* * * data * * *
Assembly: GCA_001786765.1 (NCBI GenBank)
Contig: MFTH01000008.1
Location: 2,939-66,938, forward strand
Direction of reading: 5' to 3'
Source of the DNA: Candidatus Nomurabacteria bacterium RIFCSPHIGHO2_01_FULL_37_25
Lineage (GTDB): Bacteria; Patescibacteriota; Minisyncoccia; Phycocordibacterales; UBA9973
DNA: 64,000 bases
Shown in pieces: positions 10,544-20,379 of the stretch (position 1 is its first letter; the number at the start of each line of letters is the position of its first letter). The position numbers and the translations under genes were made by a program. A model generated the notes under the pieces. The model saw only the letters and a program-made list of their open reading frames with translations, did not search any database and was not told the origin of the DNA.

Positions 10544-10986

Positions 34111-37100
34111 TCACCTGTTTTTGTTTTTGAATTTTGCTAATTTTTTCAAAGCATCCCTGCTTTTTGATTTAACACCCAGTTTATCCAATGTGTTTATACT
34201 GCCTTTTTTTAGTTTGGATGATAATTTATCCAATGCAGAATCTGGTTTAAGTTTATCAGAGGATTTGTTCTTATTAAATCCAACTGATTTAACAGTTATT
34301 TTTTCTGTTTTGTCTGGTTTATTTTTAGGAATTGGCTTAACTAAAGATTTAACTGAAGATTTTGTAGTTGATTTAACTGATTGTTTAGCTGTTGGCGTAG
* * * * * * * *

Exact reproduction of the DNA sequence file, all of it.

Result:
Assembly: GCA_001786765.1 (NCBI GenBank)
Contig: MFTH01000008.1
Location: 2,939-66,938, forward strand
Direction of reading: 5' to 3'
Source of the DNA: Candidatus Nomurabacteria bacterium RIFCSPHIGHO2_01_FULL_37_25
Lineage (GTDB): Bacteria; Patescibacteriota; Minisyncoccia; Phycocordibacterales; UBA9973
DNA: 64,000 bases
Shown in pieces: positions 10,544-20,379 of the stretch (position 1 is its first letter; the number at the start of each line of letters is the position of its first letter). The position numbers and the translations under genes were made by a program. A model generated the notes under the pieces. The model saw only the letters and a program-made list of their open reading frames with translations, did not search any database and was not told the origin of the DNA.

Positions 10544-10986

Positions 34111-37100
34111 TCACCTGTTTTTGTTTTTGAATTTTGCTAATTTTTTCAAAGCATCCCTGCTTTTTGATTTAACACCCAGTTTATCCAATGTGTTTATACT
34201 GCCTTTTTTTAGTTTGGATGATAATTTATCCAATGCAGAATCTGGTTTAAGTTTATCAGAGGATTTGTTCTTATTAAATCCAACTGATTTAACAGTTATT
34301 TTTTCTGTTTTGTCTGGTTTATTTTTAGGAATTGGCTTAACTAAAGATTTAACTGAAGATTTTGTAGTTGATTTAACTGATTGTTTAGCTGTTGGCGTAG